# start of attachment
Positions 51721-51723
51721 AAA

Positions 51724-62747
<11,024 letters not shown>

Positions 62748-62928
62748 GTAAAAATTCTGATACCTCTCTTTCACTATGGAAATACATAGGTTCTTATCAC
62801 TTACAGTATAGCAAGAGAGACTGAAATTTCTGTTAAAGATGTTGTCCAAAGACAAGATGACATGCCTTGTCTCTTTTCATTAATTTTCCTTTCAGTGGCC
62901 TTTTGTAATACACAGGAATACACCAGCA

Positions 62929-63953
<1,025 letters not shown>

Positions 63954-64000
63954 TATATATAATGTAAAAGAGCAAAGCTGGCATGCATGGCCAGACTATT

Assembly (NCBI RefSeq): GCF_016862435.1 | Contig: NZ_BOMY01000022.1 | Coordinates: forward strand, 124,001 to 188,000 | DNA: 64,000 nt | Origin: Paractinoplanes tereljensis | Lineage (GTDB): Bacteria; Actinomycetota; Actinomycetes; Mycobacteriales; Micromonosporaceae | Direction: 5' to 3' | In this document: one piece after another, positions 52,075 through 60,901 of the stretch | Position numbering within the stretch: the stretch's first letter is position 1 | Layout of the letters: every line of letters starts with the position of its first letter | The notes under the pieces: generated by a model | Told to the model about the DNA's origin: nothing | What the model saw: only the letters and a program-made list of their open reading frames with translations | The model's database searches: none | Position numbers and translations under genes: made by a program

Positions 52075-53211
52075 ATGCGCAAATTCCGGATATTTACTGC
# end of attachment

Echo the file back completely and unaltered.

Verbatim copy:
Positions 51721-51723
51721 AAA

Positions 51724-62747
<11,024 letters not shown>

Positions 62748-62928
62748 GTAAAAATTCTGATACCTCTCTTTCACTATGGAAATACATAGGTTCTTATCAC
62801 TTACAGTATAGCAAGAGAGACTGAAATTTCTGTTAAAGATGTTGTCCAAAGACAAGATGACATGCCTTGTCTCTTTTCATTAATTTTCCTTTCAGTGGCC
62901 TTTTGTAATACACAGGAATACACCAGCA

Positions 62929-63953
<1,025 letters not shown>

Positions 63954-64000
63954 TATATATAATGTAAAAGAGCAAAGCTGGCATGCATGGCCAGACTATT

Assembly (NCBI RefSeq): GCF_016862435.1 | Contig: NZ_BOMY01000022.1 | Coordinates: forward strand, 124,001 to 188,000 | DNA: 64,000 nt | Origin: Paractinoplanes tereljensis | Lineage (GTDB): Bacteria; Actinomycetota; Actinomycetes; Mycobacteriales; Micromonosporaceae | Direction: 5' to 3' | In this document: one piece after another, positions 52,075 through 60,901 of the stretch | Position numbering within the stretch: the stretch's first letter is position 1 | Layout of the letters: every line of letters starts with the position of its first letter | The notes under the pieces: generated by a model | Told to the model about the DNA's origin: nothing | What the model saw: only the letters and a program-made list of their open reading frames with translations | The model's database searches: none | Position numbers and translations under genes: made by a program

Positions 52075-53211
52075 ATGCGCAAATTCCGGATATTTACTGC